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About Lawyers-Online

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  1. The power of the Free Market!! Eventually this type of company lose any prospect of new customers, and the inevitable happens. But why does it take the consumer to do the job the OFT should be doing? In my experience, tax payer funded organisations are generally a group with nothing to do and all day to do it in.
  2. Excellent idea waronwant, but better not to (ever) open the door. Film him through the window and record him through the letter box.
  3. Yes, you're right in these circumstances. When one has very limited space to deal with extremely complex issues it is very easy to stray and make errors and omissions. I amplified, but did not make clear, that a bailiff is similarly restricted under Common Law, except a bailiff does have the right to enter"If acting Lawfully" (my line 6) via an unlocked door or open window; thereafter he can break out. If entry has been refused and the bailiff forces his way past the debtor the bailiff has committed an offence. See Rossiter v Conway [1894] 58 JP 350 and many others on this topic. It seems th
  4. I advise all my clients to proceed and take action against companies, staff and their directors under Section 40 of the Administration of Justice Act. By the principle of vicarious liability, culpability goes from the door harasser right up to the Board Members. The penalty is up to £5,000 per causal event. Report the company to the OFT as well, just to give them a real kicking. The door harasser has no right of entry, only a Common Law Licence to walk up to your door. You revoke that licence by either writing to the company, or by telling him through the letter box that he has to leave your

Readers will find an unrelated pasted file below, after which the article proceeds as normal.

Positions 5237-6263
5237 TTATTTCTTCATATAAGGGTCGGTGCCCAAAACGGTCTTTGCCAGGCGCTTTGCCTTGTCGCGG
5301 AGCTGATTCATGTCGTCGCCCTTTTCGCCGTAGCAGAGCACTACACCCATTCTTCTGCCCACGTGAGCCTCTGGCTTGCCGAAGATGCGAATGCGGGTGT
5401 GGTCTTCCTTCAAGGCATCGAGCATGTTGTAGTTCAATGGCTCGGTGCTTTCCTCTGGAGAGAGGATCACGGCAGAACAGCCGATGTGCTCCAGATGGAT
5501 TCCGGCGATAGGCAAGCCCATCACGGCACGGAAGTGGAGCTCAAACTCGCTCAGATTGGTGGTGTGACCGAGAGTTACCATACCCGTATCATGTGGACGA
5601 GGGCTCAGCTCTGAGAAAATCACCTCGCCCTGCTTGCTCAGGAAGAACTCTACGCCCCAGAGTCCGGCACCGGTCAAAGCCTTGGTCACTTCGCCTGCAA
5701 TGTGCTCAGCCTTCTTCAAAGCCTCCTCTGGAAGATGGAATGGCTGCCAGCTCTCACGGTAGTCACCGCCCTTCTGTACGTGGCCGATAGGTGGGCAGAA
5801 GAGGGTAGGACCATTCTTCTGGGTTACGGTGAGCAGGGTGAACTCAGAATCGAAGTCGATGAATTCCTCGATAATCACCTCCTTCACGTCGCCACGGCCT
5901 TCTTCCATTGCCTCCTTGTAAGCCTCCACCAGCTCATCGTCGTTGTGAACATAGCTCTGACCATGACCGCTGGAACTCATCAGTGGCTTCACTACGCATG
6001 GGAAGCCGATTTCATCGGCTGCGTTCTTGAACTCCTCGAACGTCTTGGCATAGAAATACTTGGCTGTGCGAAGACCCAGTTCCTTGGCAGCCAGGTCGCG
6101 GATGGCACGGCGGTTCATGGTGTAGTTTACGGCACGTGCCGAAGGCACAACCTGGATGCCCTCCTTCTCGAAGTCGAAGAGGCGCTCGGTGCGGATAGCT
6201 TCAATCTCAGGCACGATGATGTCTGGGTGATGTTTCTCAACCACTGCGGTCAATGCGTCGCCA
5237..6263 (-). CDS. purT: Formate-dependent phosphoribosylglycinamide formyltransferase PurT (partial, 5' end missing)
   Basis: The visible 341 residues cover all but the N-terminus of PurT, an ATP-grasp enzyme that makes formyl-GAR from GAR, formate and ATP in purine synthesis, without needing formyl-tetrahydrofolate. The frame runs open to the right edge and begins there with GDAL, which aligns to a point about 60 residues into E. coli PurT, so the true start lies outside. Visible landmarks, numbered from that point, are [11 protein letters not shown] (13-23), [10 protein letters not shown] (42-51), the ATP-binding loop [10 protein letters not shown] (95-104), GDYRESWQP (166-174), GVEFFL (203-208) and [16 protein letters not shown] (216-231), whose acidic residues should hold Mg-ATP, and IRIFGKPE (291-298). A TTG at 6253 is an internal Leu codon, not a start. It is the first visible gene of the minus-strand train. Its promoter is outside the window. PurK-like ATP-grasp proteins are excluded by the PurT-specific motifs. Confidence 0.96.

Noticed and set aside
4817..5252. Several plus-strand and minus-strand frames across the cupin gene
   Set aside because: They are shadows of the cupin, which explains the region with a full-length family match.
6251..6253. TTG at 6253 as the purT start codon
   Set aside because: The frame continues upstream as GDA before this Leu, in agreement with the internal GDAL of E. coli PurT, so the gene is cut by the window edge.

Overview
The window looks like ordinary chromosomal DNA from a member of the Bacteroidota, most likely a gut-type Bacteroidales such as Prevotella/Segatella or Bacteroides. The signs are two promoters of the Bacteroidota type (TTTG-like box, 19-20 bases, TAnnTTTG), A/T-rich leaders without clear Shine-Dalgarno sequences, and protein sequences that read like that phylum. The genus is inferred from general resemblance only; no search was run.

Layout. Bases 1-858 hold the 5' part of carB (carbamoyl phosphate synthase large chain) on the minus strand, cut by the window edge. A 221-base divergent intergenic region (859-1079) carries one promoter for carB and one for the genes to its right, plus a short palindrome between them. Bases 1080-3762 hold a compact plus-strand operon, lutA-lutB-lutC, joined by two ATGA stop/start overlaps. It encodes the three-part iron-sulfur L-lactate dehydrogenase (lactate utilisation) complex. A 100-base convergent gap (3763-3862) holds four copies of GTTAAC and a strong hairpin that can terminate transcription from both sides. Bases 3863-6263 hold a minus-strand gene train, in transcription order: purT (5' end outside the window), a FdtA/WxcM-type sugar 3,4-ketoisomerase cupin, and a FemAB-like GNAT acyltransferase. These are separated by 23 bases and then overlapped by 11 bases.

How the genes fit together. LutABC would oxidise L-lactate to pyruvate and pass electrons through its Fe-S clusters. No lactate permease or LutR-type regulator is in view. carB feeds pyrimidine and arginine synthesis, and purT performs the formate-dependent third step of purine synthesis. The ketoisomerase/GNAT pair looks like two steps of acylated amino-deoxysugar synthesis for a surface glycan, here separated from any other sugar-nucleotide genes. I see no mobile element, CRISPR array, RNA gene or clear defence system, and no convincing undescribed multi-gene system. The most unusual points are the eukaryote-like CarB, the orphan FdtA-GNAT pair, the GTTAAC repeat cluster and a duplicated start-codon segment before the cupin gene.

5. Let us be clear about the issue of the police advice that the bailiff, in these circumstances, can legally break in. Absolute Rot! Which explains better than I ever could, why the police should not get involved in giving advice on matters civil - they simply do not have the training for it. A bailiff, in this case, cannot break in! He would be guilty of breaking and entering and trespass at the very least and you would be perfectly entitled in my judgement to forcibly remove him (using reasonable force) and/or call the police and have him arrested. However, if a door or window are closed bu
  6. First things first. the police (without a Warrant, unless they are in hot pursuit) , bailiffs and thugs from finance companies have an implied licence under Common Law to walk up to and knock your front door. You are perfectly entitled to tell them through the letter box (do not open the door) that any licence under Common Law is hereby revoked and they must leave your property/land forthwith. If they do not then you telephone 999 and report an emergency situation, or if they force their way in you are perfectly entitled to use reasonable force to remove them from your land and then proceed a
  7. Not that I am aware of. Just returned from holiday and no mail waiting. I heard from several people on this topic. All told pretty much the same story. Clearly the police need training in matters bailiff. BUT they also need training in many other areas too. We have a pretty shabby police force these days, which in the main is far too busy being trained to be politically correct. If you are ethnic minority or other groups that flag up for special attention, you can bet your life they will have all the training needed to deal with the "Problems" they allegedly encounter . But far too busy to hel